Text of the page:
Solo electric vehicle motors past Elio on way to market

For years, we’ve been hearing Elio Motors’ plans and seeing its prototypes, to the point that it’s only natural to wonder if it’ll ever actually make a viable, market-ready vehicle. On the other hand, the similar Electra Meccanica Solo three-wheeler only hit our radar back in June of this year, but it’s already set to beat Elio to market. Canada’s Electra made things official last week, introducing the model and announcing 2017 deliveries.

When we looked at it a few months ago, the Solo was really just some renderings and a few specs on paper, making us wonder if it was yet another oddball vehicle project that would fall by the wayside, never to be heard from again. But things got more serious over the weekend when Electra Meccanica rolled out the Solo at the Luxury and Supercar event in Vancouver.

The Solo’s basic description and primary specs haven’t changed much since June – it’s still a single-seat, 992-lb (450-kg) three-wheeler with an 82-hp (61-kW) electric motor driving its rear wheel. Range remains at roughly 100 miles (161 km), which continues to look paltry next to the new guard of 200+ mile (322+ km) cars like the Tesla Model 3 and Chevy Bolt. When you take the Solo’s super low weight, compact, single-seat design and 0.24 drag coefficient into account, you’d expect it to be leading the pack, not falling quietly into the middle of it. But the Solo does slot in at less than half the price of those other two, so we reckon concessions are going to come somewhere.

The Solo will never be a road-trip vehicle, anyway. Electra Meccanica is quite clear that it’s really designed as a single-focus commuter, a supplement to the family car that can tackle the driver’s basic everyday transportation needs in a very efficient way.

Beyond range, Electra Meccanica says the 16.1-kWh lithium ion battery and AC synchronous motor combine for speeds of up to 80 mph (129 km/h) and a 0-62 mph (100 km/h) sprint of under eight seconds. That battery charges in three hours at a 220 V charging station or about six with 110 V.

Take flight with BMW concept

One of the best things about Lego is the world of possibilities it opens. You can follow the instructions and build accurate cars and monuments, or you can let your imagination run wild and turn that average vehicle into something much more exciting. That’s exactly what the team at BMW has done with its R1200 GS Adventure motorbike, creating the Hover Ride from tiny bricks before handing it over to the production team to give it life.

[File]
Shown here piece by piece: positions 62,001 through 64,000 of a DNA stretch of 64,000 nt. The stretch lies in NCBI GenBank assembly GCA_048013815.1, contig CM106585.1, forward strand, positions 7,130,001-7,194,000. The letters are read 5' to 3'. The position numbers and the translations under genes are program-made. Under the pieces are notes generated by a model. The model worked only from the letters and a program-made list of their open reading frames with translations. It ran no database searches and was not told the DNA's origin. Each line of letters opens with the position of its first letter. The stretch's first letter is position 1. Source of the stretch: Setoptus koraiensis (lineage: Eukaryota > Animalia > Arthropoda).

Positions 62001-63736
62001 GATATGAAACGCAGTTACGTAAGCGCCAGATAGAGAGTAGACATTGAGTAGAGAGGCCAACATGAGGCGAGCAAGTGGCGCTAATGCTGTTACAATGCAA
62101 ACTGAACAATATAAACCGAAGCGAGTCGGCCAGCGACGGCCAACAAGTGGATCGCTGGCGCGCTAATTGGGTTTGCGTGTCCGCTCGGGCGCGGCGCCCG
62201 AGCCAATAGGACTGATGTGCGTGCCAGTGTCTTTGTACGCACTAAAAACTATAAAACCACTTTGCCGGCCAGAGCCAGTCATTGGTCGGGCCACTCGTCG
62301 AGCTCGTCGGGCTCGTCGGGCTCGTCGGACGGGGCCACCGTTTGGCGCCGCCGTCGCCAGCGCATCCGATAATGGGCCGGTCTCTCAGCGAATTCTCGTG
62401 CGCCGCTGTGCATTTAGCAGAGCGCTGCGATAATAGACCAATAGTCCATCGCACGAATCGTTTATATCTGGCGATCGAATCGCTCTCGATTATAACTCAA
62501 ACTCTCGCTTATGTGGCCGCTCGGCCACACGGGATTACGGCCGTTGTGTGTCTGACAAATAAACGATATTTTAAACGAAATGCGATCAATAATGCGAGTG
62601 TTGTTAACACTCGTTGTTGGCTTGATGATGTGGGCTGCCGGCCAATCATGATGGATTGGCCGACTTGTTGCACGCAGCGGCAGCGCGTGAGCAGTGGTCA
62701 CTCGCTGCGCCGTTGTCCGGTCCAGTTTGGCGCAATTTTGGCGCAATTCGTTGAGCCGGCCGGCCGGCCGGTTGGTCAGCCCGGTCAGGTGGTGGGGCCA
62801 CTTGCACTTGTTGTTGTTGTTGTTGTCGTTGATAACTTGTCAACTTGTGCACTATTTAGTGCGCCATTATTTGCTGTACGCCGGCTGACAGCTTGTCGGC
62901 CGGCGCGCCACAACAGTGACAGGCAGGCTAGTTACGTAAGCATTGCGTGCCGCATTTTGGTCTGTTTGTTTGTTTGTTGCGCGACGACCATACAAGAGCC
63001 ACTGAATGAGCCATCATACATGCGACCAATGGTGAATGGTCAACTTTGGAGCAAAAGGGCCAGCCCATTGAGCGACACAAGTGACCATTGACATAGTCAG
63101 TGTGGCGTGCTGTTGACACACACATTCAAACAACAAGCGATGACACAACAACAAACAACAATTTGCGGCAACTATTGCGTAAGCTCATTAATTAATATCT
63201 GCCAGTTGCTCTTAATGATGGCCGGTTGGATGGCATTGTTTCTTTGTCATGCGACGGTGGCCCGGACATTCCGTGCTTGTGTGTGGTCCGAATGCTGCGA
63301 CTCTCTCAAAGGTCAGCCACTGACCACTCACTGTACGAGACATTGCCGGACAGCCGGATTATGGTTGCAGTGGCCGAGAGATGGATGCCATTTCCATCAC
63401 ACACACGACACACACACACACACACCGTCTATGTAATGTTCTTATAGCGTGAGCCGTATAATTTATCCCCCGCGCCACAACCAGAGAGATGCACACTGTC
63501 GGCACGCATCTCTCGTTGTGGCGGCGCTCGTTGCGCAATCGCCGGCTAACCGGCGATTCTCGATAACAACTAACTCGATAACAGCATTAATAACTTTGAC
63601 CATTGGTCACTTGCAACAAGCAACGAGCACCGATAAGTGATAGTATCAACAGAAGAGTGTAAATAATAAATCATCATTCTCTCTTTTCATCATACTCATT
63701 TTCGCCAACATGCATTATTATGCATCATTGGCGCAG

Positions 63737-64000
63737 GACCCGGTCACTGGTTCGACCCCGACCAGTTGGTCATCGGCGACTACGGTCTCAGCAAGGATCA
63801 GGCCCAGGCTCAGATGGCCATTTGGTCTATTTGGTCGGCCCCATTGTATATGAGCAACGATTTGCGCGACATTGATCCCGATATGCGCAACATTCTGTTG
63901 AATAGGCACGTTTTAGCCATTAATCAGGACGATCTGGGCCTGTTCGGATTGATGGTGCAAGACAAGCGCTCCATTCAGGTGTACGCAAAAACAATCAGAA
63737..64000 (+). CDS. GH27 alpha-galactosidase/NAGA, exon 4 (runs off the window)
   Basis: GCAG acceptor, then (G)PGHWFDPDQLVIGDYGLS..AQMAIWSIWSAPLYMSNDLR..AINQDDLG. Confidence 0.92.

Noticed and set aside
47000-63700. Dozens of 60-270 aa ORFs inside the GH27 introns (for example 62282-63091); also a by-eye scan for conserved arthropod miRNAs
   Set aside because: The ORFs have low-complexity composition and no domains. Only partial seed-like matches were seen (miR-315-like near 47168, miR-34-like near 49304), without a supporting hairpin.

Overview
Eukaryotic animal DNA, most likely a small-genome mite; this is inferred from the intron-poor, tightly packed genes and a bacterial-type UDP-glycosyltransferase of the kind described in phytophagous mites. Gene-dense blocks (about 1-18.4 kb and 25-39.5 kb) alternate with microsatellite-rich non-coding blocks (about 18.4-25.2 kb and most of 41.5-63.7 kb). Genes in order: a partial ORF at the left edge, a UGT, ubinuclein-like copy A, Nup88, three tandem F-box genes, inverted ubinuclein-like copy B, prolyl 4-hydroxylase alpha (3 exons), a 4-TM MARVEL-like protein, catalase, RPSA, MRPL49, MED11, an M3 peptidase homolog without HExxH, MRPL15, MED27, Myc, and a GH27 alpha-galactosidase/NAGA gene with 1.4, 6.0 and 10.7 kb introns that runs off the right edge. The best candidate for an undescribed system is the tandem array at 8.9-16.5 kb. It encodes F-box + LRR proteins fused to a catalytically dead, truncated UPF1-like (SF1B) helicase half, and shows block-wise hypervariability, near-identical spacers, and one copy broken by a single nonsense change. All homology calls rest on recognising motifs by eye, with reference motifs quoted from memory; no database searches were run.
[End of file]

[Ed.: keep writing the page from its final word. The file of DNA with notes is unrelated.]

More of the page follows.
The R1200 GS has only been available as a Lego kit since the start of January this year, but the creative team at BMW has already completely taken it apart and turned it into a much wilder machine. Whereas the R1200 kit faithfully recreates the real-world bike, right down to its complex suspension and horizontally-opposed engine, the Lego Technic Hover Ride uses the same 603 pieces to envision a future where off-roaders don’t need wheels.

Although it wears a BMW badge, the Hover Ride wasn’t penned through the usual design team in Munich. Instead, it was developed by Junior Company Munich, a unit where members of the company’s training program come together to work on smaller projects. Trainees from the second, third and fourth year of their courses used the pieces of a full-size, production R1200 GS Adventure to build a life-sized (but non-functional) model of the Lego Hover Bike.

Some of the parts from the bike have been repurposed for life in the air – the front wheel has been turned into a propellor, while the boxer engine remains in place. There’s no word on what’s actually powering the concept, nor any detail about what would make it float. Like the best Lego creations, we’re going to assume there’s a gleeful kid holding it in the air making vroom-vroom noises.

The full-size model of the Hover Ride Concept will be shown in Copenhagen from the 16th of February. From there it will make its way around Denmark, before touring the BMW Group Research and Innovation Center and other BMW sites in Munich. Those unable to see the model in person can also build it as part of the R1200 GS Adventure Lego kit.